Murphy’s Law – Happy and I know it

Local blogger Joel Murphy, creator of blog Hobotrashcan (thanks for putting me on Amanda L.) shares why we should respect Pharrell Williams’ “Happy” and I couldn’t agree more! A song like this doesn’t come along too often; I mean a song that no matter how often it’s played does not make you want to throw a molotov cocktail at the radio or your smart phone. Thanks to Joel for keeping it real and to Pharrell for creating some beautiful music. Enjoy my friends!

Murphy’s Law – Happy and I know it

TV ONE’s Unsung Taught Me I Love Disco!

I love love love TV One because of Unsung. Yes I said it, I sweat TV One HARD because that show is introducing me to artists whose music I’ve heard as the background soundtrack to my life. Recently I can’t get enough of Nile Rodgers and Chic. Before that Unsung episode aired I couldn’t even tell you Nile Rodgers’ name but apparently I’ve loved his music all these years. Oh yeah, I had no idea that he and his Chic partner Bernard Edwards produced Diana Ross’ iconic “Upside Down” and Sister Sledge’s “We Are Family.” Thanks to Spotify I’ve been gulping down those funky baselines and disco-infused jams. I’ve been revisiting “My Forbidden Lover” and “I Want Your Love.” I need to hit up some of the B-side stuff. I was the tender age of four when “My Forbidden Lover” was released in 1979. This song makes me want to put on makeup: cat eyes and a bold lip, slide a feathered roach clip into my wavy locs, throw on some fitted jeans, and a shoulders-out flowy shirt with some tall black skates with hot pink laces and wheels. I’m definitely having a skate party for my 40th; I got two more years to plan. I want lights out with a spinning disco ball. The music will be disco, eighties pop and hip-hop. I need to start looking for a DJ now! Anyone have recommendations? I wish I was in LA, I know Frane could deliver. THIS.IS.HAPPENING.

Listen to “My Forbidden Lover” and “We Are Family” 

Googling Black Book Arts as Inspiration for My Book Arts Final

So tonight I’m hunkering down in an attempt to come up with an idea for my book arts class final. I’m to use a piece of my own writing; I plan to use my as-yet-to-be submitted-for-publishing piece about hair, “Getting Caught in the Rain.” Then I am to choose either a traditional or non-traditional form to create a series of 3 identical books. While I’m pretty traditional when it comes to purchasing and reading books, my instinct is to ‘try something different!’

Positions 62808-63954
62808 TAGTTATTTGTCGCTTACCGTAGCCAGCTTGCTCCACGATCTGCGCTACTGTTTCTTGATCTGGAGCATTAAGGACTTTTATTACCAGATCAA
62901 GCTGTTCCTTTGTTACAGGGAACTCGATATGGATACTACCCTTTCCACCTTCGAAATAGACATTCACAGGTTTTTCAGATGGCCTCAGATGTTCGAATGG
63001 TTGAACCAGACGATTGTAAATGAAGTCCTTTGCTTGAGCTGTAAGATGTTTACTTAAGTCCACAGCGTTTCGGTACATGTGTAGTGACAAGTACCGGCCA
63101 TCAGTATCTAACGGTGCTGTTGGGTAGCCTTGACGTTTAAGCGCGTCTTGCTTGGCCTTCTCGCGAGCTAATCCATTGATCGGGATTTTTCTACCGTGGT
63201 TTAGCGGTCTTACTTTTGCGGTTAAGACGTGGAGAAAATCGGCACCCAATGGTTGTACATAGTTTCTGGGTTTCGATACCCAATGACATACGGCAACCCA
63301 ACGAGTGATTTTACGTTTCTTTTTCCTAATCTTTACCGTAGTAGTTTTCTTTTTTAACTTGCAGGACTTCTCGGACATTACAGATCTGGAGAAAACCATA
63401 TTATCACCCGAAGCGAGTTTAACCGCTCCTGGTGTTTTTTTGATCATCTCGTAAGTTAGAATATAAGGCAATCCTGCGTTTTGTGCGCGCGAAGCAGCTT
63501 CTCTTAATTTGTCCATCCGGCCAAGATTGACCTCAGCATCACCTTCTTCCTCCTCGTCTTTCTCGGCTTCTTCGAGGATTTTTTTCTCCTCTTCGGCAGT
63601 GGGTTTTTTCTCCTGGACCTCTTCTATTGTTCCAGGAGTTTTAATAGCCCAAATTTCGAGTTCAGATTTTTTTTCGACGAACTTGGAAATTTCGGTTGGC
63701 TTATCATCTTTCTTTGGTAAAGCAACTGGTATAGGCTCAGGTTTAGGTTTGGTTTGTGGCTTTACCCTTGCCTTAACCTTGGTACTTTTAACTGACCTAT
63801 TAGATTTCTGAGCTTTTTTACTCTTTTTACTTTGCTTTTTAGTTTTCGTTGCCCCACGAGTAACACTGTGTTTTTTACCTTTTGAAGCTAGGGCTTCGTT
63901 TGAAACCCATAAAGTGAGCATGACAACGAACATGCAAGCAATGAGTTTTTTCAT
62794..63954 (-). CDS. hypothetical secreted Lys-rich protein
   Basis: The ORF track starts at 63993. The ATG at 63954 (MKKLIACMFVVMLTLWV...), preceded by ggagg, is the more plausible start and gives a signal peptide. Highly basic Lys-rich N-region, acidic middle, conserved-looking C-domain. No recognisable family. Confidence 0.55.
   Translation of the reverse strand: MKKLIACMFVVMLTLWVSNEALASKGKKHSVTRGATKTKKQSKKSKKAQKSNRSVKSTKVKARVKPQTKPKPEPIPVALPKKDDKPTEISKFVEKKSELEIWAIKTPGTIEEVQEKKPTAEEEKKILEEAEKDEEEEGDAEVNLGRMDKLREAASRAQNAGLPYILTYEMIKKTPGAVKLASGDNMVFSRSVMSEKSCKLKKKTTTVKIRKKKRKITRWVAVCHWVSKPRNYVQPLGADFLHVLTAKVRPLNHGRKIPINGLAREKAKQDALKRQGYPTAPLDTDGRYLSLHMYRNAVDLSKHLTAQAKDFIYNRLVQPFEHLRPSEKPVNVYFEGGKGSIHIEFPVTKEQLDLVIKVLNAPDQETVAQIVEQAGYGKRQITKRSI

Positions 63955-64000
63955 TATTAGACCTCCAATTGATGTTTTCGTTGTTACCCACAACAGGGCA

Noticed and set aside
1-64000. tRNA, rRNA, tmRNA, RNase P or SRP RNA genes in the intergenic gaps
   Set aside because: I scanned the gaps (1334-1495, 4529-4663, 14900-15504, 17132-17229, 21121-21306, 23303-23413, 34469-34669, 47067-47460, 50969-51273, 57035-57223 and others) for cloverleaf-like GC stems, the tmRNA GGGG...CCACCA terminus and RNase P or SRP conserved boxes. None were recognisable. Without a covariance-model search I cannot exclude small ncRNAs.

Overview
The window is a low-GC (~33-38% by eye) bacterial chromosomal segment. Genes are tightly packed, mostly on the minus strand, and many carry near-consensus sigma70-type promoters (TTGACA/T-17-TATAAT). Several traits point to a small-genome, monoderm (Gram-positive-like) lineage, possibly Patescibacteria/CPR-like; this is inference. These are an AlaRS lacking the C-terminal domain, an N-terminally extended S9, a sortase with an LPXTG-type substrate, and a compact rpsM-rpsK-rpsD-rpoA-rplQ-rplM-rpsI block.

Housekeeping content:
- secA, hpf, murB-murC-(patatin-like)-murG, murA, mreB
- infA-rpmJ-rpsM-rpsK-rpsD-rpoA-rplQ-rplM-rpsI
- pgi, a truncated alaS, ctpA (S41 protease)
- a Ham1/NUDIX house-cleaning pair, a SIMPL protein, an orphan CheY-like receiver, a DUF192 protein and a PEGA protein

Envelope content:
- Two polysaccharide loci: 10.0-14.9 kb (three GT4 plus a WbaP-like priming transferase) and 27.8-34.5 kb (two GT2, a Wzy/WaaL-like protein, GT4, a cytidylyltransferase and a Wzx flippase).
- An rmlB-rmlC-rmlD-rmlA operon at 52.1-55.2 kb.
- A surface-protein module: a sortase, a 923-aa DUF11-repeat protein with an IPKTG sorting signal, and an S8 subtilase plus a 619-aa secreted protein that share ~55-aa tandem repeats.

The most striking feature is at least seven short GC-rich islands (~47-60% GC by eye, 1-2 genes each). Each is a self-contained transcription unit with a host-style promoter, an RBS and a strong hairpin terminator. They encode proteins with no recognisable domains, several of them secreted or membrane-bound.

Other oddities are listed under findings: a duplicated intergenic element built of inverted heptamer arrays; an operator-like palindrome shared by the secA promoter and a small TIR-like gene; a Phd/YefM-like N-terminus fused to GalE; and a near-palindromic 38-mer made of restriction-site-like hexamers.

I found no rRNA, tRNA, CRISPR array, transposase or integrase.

Looking for inspiration I Googled ‘black book arts’ and pulled up a few random books but the more pc-inspired search, ‘african-american book arts’ yielded an interesting exhibit that was erected back in 2007 at the Minnesota Center for Book Arts. I’m so sad I couldn’t go see this for myself especially since per this article it was the first exhibition of all African-American book artists! Check out this article and some gallery pics of “We, Too, Are Book Artists” I am especially intrigued by the Nelson Mandela book “In the Event Anyone Disappears” by artist Bisa Washington ; a close second is the colorful accordion book, “A Week in the Life of a Black Woman Artist” by Dindga McCannon. *link at bottom

I am inspired although I’m still not sure how to execute my vision. The arc of my hair story addresses my childhood desire to be white and have straight hair and my eventual acceptance of my natural locks. Here’s an excerpt from the beginning:

“I used to lust after white girl hair: bouncy and shiny, bone straight or lustrous curls, anything long would do. As a little black girl attending private Catholic schools, I was the speck of pepper in a sea of salt. Surrounded by girls with hair drastically different than my own vertically challenged tightly coiled locks, I longed for what I could never have.  I’d sit behind Jennifer (there was always a Jennifer) and watch as she twirled a straight chestnut lock around her finger. She’d do this over and over again; I’d get lost in the texture of the hair and the way it behaved, falling just right, back into place. My hair, on the other hand, had to be heated to straighten, would stick out if twirled, and never followed my orders to fall back into the fold. My attempts to wrap my hair around my finger left me smoothing and re-smoothing the same stubborn patch in vain.”

Hmmm, I’m really trying to think outside the box here. I know I want to include my favorite Turkish fold, it creates a pop-up effect like so:

Here is a pic from my book arts mid-term, designed utilizing Toure’s short story “The Steviewondermobile” excerpted from his book The Portable Promised Land.

Above is what the page looked like before I added the Turkish fold seen in the first pic.

I absolutely adore collage and Turkish folds, both must be elements in my book final…if at all possible. Although I’m wondering about using ‘hair grease’ containers and having a pull accordion with text or adding a hot comb element like getting some towel-like textured cloth with striped burn marks from the comb or maybe that could be an image for the cover…hmmmm!!! 

HELP! If you have any ideas please share.

Link to “We, Too, Are Book Artists”: http://www.mprnews.org/story/2007/09/10/bookartists